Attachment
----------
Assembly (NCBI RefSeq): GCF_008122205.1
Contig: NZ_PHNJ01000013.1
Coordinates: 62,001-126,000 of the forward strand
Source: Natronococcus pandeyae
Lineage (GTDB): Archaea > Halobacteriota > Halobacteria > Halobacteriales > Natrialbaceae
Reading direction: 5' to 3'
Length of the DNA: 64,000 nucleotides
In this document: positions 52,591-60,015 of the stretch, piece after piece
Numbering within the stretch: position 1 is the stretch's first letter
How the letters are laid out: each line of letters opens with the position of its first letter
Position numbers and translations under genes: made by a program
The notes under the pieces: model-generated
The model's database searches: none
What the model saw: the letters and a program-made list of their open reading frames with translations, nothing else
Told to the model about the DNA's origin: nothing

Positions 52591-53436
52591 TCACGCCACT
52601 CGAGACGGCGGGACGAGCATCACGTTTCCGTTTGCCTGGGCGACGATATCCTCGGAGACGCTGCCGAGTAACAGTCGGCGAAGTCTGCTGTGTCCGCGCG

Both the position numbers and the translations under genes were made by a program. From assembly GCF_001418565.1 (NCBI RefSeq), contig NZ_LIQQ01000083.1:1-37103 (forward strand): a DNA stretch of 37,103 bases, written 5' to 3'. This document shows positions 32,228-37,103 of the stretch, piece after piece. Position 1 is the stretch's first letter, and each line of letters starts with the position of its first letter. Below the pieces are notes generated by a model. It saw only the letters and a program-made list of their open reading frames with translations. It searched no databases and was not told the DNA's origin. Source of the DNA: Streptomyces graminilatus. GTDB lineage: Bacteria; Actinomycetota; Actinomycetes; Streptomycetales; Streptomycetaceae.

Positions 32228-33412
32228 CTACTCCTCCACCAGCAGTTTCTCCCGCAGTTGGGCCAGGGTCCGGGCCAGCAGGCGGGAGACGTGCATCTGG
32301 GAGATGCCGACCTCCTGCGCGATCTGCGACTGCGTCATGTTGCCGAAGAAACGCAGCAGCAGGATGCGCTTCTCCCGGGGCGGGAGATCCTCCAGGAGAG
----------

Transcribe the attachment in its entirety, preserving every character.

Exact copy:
Assembly (NCBI RefSeq): GCF_008122205.1
Contig: NZ_PHNJ01000013.1
Coordinates: 62,001-126,000 of the forward strand
Source: Natronococcus pandeyae
Lineage (GTDB): Archaea > Halobacteriota > Halobacteria > Halobacteriales > Natrialbaceae
Reading direction: 5' to 3'
Length of the DNA: 64,000 nucleotides
In this document: positions 52,591-60,015 of the stretch, piece after piece
Numbering within the stretch: position 1 is the stretch's first letter
How the letters are laid out: each line of letters opens with the position of its first letter
Position numbers and translations under genes: made by a program
The notes under the pieces: model-generated
The model's database searches: none
What the model saw: the letters and a program-made list of their open reading frames with translations, nothing else
Told to the model about the DNA's origin: nothing

Positions 52591-53436
52591 TCACGCCACT
52601 CGAGACGGCGGGACGAGCATCACGTTTCCGTTTGCCTGGGCGACGATATCCTCGGAGACGCTGCCGAGTAACAGTCGGCGAAGTCTGCTGTGTCCGCGCG

Both the position numbers and the translations under genes were made by a program. From assembly GCF_001418565.1 (NCBI RefSeq), contig NZ_LIQQ01000083.1:1-37103 (forward strand): a DNA stretch of 37,103 bases, written 5' to 3'. This document shows positions 32,228-37,103 of the stretch, piece after piece. Position 1 is the stretch's first letter, and each line of letters starts with the position of its first letter. Below the pieces are notes generated by a model. It saw only the letters and a program-made list of their open reading frames with translations. It searched no databases and was not told the DNA's origin. Source of the DNA: Streptomyces graminilatus. GTDB lineage: Bacteria; Actinomycetota; Actinomycetes; Streptomycetales; Streptomycetaceae.

Positions 32228-33412
32228 CTACTCCTCCACCAGCAGTTTCTCCCGCAGTTGGGCCAGGGTCCGGGCCAGCAGGCGGGAGACGTGCATCTGG
32301 GAGATGCCGACCTCCTGCGCGATCTGCGACTGCGTCATGTTGCCGAAGAAACGCAGCAGCAGGATGCGCTTCTCCCGGGGCGGGAGATCCTCCAGGAGAG